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Reformasi: The Struggle for Power in Post-Soeharto Indonesia is a non-fiction narrative that charts the course of Indonesian politics between 1996 and 2001.
Politics: An apparent gambit to enable Golkar Chair Setya Novanto to recover his post as parliament speaker has triggered public sparring within the party – reminiscent of the 18 months of infighting that the party only recently seemed to have resolved (Page 2). A leading candidate for Aceh governor, Muzakir Manaf (‘Mualem’), denounced the candidate for Jakarta governor, Basuki Purnama (‘Ahok’), and threatened to take action personally if authorities fail to prosecute Purnama for a remark about the Koran (p. 2).
Appointments: The president restored former Transportation Minister Ignasius Jonan to the cabinet as minister for energy, while reviving the position of vice minister and conferring it to Arcandra Tahar (who had been the minister for 20 days until revelations that he held a US passport). Their respective backgrounds provide a degree of sorely needed clarity about the sector’s outlook – although it remains to be seen where the locus of authority resides (p. 3).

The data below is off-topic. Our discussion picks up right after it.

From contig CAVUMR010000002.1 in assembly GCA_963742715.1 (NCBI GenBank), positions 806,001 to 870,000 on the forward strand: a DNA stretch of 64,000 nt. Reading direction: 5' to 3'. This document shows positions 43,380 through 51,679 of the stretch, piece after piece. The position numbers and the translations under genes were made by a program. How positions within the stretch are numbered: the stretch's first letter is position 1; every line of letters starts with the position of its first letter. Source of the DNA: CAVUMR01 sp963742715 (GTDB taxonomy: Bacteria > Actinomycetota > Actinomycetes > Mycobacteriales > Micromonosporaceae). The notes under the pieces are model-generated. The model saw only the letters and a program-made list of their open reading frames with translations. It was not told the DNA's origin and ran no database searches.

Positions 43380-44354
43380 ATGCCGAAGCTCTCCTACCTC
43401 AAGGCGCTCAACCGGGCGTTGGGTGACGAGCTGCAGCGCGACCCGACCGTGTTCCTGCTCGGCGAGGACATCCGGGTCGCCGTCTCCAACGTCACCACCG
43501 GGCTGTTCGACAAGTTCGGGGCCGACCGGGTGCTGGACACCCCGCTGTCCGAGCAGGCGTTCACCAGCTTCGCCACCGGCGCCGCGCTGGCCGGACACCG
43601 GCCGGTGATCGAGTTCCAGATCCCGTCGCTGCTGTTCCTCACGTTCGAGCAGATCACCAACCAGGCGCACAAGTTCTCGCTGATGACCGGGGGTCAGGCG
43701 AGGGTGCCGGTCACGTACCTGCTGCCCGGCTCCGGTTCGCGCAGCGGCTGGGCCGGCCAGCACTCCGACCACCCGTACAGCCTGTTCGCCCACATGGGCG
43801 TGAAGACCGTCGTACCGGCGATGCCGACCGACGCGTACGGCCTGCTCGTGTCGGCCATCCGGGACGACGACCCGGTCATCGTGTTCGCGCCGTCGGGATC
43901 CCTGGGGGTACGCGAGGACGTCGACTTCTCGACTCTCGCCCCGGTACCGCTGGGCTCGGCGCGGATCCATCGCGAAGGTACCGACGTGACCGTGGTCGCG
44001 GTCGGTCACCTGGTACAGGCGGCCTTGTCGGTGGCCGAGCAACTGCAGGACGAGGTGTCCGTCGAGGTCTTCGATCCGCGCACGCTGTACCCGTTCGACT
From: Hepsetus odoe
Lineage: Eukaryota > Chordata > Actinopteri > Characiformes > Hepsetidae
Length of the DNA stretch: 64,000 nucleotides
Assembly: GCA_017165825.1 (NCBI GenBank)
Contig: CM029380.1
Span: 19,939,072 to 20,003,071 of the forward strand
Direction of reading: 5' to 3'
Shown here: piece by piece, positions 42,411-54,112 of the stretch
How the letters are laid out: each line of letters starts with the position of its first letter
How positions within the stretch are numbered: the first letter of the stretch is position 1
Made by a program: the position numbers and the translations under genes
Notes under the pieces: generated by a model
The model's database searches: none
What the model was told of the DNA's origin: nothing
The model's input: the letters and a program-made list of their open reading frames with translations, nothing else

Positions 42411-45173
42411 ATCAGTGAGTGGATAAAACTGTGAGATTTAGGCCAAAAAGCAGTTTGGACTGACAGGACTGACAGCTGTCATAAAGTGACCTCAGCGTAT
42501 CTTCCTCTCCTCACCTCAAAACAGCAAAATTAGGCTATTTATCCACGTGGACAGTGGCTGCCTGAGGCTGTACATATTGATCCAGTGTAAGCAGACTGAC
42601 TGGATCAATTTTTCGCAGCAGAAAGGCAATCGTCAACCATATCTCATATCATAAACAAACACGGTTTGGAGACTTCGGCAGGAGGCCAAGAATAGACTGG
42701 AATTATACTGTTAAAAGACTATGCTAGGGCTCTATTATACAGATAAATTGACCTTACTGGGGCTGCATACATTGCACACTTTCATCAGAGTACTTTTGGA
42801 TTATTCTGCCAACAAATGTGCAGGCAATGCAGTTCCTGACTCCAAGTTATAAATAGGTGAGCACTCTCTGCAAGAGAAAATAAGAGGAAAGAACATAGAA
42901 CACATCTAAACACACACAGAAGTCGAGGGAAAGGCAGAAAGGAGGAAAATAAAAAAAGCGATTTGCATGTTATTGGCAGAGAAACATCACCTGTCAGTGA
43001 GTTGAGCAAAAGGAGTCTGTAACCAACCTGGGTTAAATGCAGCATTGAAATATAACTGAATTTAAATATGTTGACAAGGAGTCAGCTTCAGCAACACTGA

Surveys: A new poll by Saiful Mujani Research and Consulting (SMRC) illuminates the Jakarta race (p. 6).
Justice: Cases unveiled by the Anti-Corruption Commission (KPK) involve a prominent Partai Demokrat mayor and an district level scandal that has worried the inspector general of a major ministry (p. 7).
Policy News: The 2017 budget will feature Rp47 trillion in capital injections for state agencies, mostly for developing an infrastructure land bank and supporting mortgage lending. Funds will also go to an array of agencies that finance, guarantee or promote infrastructure (p. 8). In Papua, Widodo announced a ‘one fuel price’ policy (p. 9).
Jakarta: Provincial Secretary Saefullah will not be the interim governor; instead, the home affairs minister will pick a director general from within his ministry (p. 10). The governor ousted the head of PT Mass Rapid Transit (MRT) Jakarta, developer of the subway, for slow progress in land acquisition. The new head holds promise (p. 11).
Economics: Bank Indonesia (BI) cut its key interest rate yet again, while bank officials discussed indicators about third quarter growth (p. 12).Reformasi Weekly Review provides timely, relevant and independent analysis on Indonesian political and policy news. Delivered electronically every Friday, Reformasi Weekly is written by Kevin O’Rourke, author of the book Reformasi. For subscription information please contact. Reformasi Weekly is a product of PT Reformasi Info Sastra.